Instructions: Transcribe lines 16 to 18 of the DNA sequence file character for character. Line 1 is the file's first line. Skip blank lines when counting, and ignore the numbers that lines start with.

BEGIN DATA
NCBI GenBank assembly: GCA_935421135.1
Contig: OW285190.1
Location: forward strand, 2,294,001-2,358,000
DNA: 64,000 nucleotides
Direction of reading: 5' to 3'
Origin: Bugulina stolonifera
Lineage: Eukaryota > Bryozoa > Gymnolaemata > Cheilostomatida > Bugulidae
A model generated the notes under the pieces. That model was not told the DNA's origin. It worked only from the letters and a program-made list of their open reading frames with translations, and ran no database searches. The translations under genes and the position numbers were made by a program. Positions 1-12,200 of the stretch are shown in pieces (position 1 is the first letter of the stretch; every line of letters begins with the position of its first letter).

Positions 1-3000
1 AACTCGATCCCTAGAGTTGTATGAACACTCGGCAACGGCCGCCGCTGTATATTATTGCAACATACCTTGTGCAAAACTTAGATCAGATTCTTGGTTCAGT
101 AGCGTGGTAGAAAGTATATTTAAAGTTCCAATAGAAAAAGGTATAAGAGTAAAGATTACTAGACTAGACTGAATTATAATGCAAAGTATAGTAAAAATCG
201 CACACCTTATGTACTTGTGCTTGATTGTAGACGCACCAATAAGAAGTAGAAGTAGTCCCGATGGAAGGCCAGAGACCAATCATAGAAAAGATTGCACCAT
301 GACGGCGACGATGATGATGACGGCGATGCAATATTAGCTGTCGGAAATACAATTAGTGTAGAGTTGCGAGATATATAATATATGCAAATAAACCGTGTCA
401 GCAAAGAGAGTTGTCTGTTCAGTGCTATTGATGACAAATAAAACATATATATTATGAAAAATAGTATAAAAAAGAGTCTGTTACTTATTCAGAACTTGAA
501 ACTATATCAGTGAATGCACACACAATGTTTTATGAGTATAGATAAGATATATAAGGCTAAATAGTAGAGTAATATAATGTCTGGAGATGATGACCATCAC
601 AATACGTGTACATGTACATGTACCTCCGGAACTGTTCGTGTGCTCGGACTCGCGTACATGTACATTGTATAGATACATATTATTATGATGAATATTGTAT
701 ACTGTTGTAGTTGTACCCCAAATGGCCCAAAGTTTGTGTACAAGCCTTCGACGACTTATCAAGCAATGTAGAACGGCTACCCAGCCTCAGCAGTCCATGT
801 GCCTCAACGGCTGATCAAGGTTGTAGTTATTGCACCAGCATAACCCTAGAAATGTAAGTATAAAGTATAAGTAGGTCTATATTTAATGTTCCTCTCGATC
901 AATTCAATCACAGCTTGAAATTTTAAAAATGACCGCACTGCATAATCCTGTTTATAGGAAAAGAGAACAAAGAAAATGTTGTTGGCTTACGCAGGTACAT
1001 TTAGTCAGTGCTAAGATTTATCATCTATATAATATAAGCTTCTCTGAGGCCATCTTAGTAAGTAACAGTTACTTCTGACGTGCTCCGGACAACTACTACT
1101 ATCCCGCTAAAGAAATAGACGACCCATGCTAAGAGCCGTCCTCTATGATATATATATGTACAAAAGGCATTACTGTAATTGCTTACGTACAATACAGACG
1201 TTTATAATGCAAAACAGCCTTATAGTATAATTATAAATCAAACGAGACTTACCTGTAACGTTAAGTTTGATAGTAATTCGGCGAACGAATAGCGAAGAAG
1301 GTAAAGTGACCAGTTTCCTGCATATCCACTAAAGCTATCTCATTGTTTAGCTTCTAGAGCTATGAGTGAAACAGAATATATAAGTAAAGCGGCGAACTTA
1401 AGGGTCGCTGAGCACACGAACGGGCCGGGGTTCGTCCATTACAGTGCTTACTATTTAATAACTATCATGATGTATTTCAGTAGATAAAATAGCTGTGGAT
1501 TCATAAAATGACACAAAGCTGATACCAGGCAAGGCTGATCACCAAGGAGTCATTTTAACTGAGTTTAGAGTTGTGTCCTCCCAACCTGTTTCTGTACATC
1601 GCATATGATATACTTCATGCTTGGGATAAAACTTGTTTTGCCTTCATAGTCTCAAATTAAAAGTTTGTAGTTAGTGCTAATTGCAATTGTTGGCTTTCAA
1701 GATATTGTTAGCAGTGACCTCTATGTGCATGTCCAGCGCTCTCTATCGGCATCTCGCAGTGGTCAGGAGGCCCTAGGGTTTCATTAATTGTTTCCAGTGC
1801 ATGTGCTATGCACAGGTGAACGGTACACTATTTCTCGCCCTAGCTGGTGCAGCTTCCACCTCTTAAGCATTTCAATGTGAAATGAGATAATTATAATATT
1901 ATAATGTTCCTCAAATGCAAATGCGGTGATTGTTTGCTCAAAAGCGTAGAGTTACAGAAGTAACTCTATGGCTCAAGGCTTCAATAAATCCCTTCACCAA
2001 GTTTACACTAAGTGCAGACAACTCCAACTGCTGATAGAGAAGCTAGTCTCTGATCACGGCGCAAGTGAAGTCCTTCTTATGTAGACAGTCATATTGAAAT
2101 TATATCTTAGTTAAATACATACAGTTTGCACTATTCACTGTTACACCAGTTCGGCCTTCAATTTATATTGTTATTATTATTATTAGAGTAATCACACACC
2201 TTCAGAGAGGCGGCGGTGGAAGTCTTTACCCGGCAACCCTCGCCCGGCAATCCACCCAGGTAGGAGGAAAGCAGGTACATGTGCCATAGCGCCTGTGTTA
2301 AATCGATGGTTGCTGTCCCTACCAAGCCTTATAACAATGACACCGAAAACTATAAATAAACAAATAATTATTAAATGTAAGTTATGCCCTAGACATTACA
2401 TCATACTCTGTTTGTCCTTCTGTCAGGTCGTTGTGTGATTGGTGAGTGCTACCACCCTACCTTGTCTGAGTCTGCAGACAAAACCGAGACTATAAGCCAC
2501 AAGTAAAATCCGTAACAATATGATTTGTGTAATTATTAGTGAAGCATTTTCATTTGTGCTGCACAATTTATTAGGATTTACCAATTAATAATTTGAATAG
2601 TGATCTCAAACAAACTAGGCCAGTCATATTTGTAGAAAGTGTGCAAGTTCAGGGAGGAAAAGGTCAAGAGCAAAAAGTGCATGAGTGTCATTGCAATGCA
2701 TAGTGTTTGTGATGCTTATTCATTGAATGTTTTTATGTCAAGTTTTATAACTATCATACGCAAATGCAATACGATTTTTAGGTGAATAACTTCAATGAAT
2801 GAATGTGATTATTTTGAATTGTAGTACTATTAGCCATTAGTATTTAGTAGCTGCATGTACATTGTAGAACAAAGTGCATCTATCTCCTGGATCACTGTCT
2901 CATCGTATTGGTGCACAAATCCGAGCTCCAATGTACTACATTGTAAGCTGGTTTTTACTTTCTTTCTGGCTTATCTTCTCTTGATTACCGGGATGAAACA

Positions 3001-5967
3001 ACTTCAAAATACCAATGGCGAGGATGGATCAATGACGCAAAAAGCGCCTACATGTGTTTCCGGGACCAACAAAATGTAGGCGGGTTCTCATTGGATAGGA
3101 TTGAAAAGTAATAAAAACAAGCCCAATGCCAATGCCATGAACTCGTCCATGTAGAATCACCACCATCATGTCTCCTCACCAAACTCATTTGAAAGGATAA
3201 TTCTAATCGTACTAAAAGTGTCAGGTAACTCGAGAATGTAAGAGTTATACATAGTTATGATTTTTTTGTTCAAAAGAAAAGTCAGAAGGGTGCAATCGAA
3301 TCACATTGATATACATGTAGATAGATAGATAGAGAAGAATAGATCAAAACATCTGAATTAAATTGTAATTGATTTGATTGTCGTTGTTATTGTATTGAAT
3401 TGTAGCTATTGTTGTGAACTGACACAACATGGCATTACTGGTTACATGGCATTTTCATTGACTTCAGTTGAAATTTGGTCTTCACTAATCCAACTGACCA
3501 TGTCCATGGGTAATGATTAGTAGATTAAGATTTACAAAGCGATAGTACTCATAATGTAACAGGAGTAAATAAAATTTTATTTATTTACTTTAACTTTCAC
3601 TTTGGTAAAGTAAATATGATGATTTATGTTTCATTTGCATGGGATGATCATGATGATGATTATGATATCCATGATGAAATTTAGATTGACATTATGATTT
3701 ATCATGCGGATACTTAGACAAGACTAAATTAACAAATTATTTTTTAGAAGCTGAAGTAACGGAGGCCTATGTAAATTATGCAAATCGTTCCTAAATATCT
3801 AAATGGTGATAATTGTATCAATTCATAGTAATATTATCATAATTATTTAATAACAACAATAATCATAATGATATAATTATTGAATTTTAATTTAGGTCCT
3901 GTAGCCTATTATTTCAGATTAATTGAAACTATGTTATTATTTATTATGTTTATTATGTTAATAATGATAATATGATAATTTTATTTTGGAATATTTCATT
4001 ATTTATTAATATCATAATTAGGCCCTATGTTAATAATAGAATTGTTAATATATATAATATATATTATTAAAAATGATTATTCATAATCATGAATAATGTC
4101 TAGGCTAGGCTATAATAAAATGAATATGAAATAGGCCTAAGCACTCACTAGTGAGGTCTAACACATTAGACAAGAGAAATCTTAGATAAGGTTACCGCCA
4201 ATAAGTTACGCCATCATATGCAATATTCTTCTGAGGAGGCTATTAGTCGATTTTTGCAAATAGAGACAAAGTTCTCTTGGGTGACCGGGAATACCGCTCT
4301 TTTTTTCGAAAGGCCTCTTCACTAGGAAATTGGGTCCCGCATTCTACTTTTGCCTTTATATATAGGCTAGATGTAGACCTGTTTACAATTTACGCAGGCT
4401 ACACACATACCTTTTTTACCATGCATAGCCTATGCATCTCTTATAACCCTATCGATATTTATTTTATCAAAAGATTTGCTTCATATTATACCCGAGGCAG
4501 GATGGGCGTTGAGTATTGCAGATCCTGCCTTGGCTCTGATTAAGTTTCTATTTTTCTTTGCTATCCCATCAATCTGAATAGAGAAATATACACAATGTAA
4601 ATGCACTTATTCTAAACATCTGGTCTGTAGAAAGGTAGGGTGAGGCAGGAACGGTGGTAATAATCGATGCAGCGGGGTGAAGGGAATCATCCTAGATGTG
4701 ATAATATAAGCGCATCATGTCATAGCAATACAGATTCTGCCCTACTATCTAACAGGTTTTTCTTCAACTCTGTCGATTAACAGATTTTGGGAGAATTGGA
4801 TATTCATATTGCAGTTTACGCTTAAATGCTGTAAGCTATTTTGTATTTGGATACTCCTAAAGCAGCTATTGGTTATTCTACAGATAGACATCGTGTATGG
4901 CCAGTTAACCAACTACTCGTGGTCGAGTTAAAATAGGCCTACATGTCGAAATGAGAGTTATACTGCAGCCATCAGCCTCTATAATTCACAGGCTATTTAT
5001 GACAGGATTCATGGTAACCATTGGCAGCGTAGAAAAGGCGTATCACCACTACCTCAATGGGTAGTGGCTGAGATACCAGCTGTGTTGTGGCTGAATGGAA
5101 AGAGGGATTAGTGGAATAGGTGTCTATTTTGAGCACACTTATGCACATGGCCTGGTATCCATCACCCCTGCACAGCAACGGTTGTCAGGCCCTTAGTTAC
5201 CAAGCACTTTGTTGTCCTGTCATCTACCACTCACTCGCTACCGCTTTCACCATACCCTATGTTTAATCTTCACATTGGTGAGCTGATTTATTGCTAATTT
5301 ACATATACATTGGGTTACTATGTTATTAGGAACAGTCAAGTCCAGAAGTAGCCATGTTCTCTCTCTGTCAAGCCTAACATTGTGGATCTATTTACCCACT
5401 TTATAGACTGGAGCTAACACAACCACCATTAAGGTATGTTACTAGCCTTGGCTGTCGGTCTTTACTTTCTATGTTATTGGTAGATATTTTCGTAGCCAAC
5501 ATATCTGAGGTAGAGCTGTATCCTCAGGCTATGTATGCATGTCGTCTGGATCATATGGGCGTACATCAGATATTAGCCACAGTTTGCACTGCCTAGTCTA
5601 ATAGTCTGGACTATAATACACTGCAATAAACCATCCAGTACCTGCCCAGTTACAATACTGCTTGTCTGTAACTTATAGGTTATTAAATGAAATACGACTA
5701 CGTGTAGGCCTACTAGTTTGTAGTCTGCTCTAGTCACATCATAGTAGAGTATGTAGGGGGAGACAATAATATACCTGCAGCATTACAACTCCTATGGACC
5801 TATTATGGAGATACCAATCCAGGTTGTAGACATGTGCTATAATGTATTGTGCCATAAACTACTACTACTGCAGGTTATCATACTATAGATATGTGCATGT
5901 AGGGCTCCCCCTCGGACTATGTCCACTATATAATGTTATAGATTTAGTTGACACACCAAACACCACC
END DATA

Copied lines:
601 AATACGTGTACATGTACATGTACCTCCGGAACTGTTCGTGTGCTCGGACTCGCGTACATGTACATTGTATAGATACATATTATTATGATGAATATTGTAT
701 ACTGTTGTAGTTGTACCCCAAATGGCCCAAAGTTTGTGTACAAGCCTTCGACGACTTATCAAGCAATGTAGAACGGCTACCCAGCCTCAGCAGTCCATGT
801 GCCTCAACGGCTGATCAAGGTTGTAGTTATTGCACCAGCATAACCCTAGAAATGTAAGTATAAAGTATAAGTAGGTCTATATTTAATGTTCCTCTCGATC